The use of high-intensity focused ultrasound for cancer therapy and tissue ablation has been receiving increased attention recently. Currently, fine-wire thermocouple sensors represent the only practical means of feedback for these treatments. Difficulties in placing thermocouples in many clinical situations represent a major limitation on the amount feedback that can be obtained with these versatile sensors. For this purpose, invasive and non-invasive feedback methods for ultrasound thermotherapy have been developed. Invasive methods for acoustic feedback are based on implantable hydrophone arrays, and non-invasive methods for temperature feedback are based on signal processing of the backscattered diagnostic ultrasound pulse. Experimental results demonstrating quantitative, non-invasive, tissue temperature change measurements are shown. The methods for temperature change estimation presented are independent of the heating modality.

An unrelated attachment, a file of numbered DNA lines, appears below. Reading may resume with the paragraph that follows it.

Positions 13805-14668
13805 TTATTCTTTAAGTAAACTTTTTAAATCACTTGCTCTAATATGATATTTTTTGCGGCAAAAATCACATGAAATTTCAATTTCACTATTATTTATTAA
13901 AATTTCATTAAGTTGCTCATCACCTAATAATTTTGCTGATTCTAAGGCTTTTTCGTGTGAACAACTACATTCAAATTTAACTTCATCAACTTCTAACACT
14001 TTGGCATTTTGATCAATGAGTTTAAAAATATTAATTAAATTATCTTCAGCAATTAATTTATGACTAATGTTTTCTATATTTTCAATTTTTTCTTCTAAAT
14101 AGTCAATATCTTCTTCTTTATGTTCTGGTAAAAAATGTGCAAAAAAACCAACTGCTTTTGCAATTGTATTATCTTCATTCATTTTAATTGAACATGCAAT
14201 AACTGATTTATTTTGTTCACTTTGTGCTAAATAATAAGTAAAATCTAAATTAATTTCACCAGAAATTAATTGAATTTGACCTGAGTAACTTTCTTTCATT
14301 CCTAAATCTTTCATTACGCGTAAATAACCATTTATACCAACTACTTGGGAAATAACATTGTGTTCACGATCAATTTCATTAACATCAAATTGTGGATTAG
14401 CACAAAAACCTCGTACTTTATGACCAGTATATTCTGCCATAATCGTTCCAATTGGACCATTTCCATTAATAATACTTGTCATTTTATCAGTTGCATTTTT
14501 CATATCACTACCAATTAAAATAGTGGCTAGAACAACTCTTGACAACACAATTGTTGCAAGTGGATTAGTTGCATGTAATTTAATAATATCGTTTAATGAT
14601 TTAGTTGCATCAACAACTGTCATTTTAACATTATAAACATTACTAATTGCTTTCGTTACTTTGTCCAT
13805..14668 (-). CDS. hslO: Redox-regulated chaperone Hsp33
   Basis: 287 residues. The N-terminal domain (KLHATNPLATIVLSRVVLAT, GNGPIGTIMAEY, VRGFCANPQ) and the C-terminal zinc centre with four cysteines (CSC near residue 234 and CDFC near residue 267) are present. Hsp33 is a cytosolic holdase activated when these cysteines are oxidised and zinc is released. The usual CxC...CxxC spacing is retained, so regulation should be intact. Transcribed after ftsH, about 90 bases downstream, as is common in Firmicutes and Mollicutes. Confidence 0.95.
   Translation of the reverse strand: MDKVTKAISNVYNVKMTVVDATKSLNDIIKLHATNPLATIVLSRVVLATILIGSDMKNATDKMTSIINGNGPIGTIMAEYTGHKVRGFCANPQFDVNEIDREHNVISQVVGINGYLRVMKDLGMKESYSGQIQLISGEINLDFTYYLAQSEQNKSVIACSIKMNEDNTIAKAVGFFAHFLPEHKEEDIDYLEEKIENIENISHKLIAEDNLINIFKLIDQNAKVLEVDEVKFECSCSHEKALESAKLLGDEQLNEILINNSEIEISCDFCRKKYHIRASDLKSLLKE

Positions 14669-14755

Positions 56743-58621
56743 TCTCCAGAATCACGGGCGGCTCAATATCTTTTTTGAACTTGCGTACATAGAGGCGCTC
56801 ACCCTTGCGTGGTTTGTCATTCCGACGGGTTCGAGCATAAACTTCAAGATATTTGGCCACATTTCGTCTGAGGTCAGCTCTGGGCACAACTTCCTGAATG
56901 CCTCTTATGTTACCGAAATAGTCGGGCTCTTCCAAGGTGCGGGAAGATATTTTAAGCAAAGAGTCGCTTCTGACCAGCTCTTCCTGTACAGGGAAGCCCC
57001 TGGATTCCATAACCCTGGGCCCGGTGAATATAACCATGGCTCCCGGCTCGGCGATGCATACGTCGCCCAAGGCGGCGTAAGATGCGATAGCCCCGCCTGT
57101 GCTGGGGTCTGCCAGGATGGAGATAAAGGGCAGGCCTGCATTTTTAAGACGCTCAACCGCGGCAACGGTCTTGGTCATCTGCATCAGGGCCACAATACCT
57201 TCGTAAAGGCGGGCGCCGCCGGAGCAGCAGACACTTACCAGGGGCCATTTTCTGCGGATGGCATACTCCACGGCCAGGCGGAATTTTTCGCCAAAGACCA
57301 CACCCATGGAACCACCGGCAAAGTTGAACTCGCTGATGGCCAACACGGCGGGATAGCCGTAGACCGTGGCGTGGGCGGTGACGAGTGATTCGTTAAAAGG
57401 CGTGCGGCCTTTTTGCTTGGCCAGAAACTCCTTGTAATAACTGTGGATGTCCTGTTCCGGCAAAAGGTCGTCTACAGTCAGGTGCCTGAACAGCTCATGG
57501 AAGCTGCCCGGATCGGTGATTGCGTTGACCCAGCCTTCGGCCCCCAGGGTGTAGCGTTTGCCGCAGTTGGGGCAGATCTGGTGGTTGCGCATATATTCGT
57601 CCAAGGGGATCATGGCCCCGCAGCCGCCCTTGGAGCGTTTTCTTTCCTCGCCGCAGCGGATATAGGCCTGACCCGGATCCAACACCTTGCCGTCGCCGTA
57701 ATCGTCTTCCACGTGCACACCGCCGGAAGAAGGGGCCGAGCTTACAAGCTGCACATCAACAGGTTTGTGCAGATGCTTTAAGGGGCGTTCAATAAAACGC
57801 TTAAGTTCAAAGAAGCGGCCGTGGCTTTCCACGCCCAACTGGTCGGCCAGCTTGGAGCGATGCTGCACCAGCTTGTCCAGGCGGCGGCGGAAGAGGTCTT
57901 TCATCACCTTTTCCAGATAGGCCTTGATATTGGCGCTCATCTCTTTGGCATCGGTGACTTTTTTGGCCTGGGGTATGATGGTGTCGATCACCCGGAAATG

|Original language||English (US)|
|Number of pages||4|
|Journal||Proceedings of the IEEE Ultrasonics Symposium|
|State||Published - Dec 1 1994|